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The Secret History Of Fritz Lang* by David Luntz

I. Death in Venice (Hollywood), August 2, 1976


Fritz Lang is dying in Los Angeles. But outside his window, he hears from all of forty-six years

before, Mimi, the African elephant, screaming. Her hooves pound down the Unter den Linden,

seeking acacia trees to rub her sores against, the savannah’s long cool grass to shelter in. Further

down, Roger, the albino rhino, bellows in the Brandenburg Fountain, churning water into frothy

rainbows. Morris, the parrot, now cageless, sings giddy canticles, cartwheeling through Roger’s

rainbows. His eyes blaze brighter than sunlight bouncing off tips of birring blades.

The shirtless zookeeper, Hans, woken up too early, is hurling abuse at the escaped

creatures, cracking his sjambok. His thin mustache is combed as finely as sand in a miniature

Japanese garden. Frau Lisbet, his wife, hovers gingerly behind him barefoot, her nightgown

billowing like a silk parachute, a dandelion swept off on an abrupt breeze. Frau Lisbet has

stepped in Brie cheese on her flight out the house, and, as she floats by Fritz Lang, he knows

what angel feet smell like.

A lorry full of Brown Shirts arrives. A firetruck of firemen in black lederhosen set up

barricades behind them. Fritz hears a shot, like a starter pistol. It’s Hans’s whip striking Morris.

Morris shrieks and flies off into the early morning summer light. A flurry of gold, violet and

black feathers settle over Fritz like a peacock gown.

Fritz is hiding behind some bushes, much as he does behind his camera. He wishes he’d

brought it along. The day before he had stolen the keys to the Zoo, and, early this morning, he’d

let the animals out as a lark, as a midlife crisis prank. As a chance to turn a zoo into a fleeting or

fleeing circus. To make something horribly cruel a little less cruel. To have a good laugh, too.

Or, so he thought. Now he sees it was his first act of sabotage against everything he detested.

He’s not sure how he never saw it before. Perhaps, the distraction of making movies

blinded him. Or, all the awards he won. But he dies happy in this final knowledge. The crowning

achievement of his life.

The last thing he hears is Morris singing “The Queen of the Night” and the bleeding

colors of the setting sun pitter-pattering like soft rain on broad coconut leaves. 


II. Berlin Zeitgeist, Afternoon Edition, July 27, 1930

(Reprinted in The Times of London, Associated Press, and The New York

Herald Tribune)


Early this morning, the gates to the animals in the Berlin Zoo were mysteriously unlocked. Most

of the animals escaped. They wreaked havoc on the Unter den Linden and other nearby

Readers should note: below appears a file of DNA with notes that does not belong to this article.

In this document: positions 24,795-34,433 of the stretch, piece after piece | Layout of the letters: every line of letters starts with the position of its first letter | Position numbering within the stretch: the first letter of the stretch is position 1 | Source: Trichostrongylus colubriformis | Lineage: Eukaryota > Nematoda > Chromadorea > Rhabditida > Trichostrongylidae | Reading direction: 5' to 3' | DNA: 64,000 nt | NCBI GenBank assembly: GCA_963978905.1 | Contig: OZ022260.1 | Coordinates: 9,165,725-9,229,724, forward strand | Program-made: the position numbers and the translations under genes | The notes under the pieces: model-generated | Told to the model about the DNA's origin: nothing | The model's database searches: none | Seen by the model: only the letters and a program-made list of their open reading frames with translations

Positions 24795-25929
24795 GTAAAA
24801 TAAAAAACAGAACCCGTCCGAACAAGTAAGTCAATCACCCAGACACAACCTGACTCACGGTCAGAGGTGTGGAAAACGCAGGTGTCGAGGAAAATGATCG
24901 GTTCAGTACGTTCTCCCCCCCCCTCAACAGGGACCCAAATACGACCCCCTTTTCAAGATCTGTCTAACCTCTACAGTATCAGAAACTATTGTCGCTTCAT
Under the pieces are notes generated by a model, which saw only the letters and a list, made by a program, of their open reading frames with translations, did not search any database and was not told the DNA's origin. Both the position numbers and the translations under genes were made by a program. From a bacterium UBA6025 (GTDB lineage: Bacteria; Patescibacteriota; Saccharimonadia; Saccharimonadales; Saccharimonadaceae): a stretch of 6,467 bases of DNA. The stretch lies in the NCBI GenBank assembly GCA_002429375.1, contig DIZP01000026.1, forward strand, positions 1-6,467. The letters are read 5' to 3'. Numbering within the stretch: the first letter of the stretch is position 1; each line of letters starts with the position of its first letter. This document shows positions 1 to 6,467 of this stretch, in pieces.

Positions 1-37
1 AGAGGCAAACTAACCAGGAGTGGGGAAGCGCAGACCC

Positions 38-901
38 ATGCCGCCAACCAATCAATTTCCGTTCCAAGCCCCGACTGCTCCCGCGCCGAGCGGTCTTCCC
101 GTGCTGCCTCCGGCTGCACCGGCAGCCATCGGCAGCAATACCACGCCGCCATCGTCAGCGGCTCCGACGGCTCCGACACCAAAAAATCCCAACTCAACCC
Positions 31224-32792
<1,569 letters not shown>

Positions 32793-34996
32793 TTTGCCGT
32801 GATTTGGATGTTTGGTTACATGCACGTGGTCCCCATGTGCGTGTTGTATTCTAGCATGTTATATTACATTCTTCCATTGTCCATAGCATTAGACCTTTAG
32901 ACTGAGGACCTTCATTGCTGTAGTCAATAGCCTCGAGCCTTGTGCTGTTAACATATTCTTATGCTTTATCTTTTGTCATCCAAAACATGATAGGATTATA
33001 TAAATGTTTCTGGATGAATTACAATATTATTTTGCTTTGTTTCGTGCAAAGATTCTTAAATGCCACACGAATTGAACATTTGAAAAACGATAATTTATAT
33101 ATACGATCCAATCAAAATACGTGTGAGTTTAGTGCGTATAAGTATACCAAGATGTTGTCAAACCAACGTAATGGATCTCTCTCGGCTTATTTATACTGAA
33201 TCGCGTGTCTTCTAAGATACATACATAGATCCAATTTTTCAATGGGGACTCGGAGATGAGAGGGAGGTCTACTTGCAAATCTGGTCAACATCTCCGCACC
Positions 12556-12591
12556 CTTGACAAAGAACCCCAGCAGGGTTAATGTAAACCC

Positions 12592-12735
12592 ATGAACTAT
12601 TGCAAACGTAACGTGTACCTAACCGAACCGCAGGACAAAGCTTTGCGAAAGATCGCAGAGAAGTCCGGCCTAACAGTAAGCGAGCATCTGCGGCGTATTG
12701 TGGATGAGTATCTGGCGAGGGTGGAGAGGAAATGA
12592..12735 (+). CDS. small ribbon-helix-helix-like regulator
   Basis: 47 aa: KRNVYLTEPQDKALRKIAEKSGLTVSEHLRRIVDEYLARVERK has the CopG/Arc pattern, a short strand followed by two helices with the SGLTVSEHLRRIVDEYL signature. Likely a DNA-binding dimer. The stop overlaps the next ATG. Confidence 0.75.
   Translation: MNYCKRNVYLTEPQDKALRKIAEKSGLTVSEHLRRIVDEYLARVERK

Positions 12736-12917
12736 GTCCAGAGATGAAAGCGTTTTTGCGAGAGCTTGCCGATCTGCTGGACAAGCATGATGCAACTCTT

thoroughfares. Damage to private and public property is expected to exceed 1,000,000

Reichsmarks. Foul play is suspected. A reward of 10,000 Reichsmarks has been established for

any information leading to the person or persons responsible for this criminal mischief.

The fortuitous arrival of a marching band of Hitlerjugend and local firemen coming off

their night shift, however, resulted in the quick and efficient capture of the animals. All of them

are now safe back in their cages and the Zoo is expected to reopen to the public tomorrow.

Only a rare and much beloved Fijian parrot named “Morris” remains at large. Morris is

believed to be 80 years old and sings popular opera arias in German, French, English, Italian

and Russian. Sightings of him have been reported in Nuremberg and Munich.

Contacted by telephone, Professor Gerhardt Mauser, Director of the Zoological faculty

at the University of Heidelberg and a world authority on Psittaciformes, stated, “Parrots never

forget where they come from. Morris is trying to fly home. I wish him the best of luck in this

endeavor.” 


III. Excerpt from Fritz Lang’s Diary, January 7, 1965, Los Angeles

(Written with parrot quill taken from “The Great Berlin Zoo Break” of 1930)


…dreamt again of that damn bird. Maurice. Christ, I hope he made it. Damn long way, Berlin to

Fiji. But maybe not impossible. If the Soviets can put a man in space, why not?

Sometimes, I sense some music in me but I cannot hear it. It’s like some other life is

living through me and I wander through mine in night and fog,

[scratched out, illegible]

…ach, foolish ramblings from an old man, but I wonder if maybe there is a secret history

to my life…and what I was really put here to do was to free a bird who sang opera and, in this

way, put Mozart in the jungle…


* Friedrich Christian Anton "Fritz" Lang (December 5, 1890 – August 2, 1976) was an Austrian-German-

American film director. He fled Nazi Germany in 1933, first to Paris and then Los Angeles. He directed

many cinematic classics like Metropolis, The Testament of Dr. Mabuse, Scarlet Street and The Big Heat.


Originally published by Fiction International 2022


Work is forthcoming or appeared in Pithead Chapel, Vestal Review, Scrawl Place, Best Small Fictions (2021), trampset, X-R-A-Y Lit, Rejection Letters, Atticus Review, Heavy Feather Review, Variant Lit, The Bureau Dispatch and other print and online journals.

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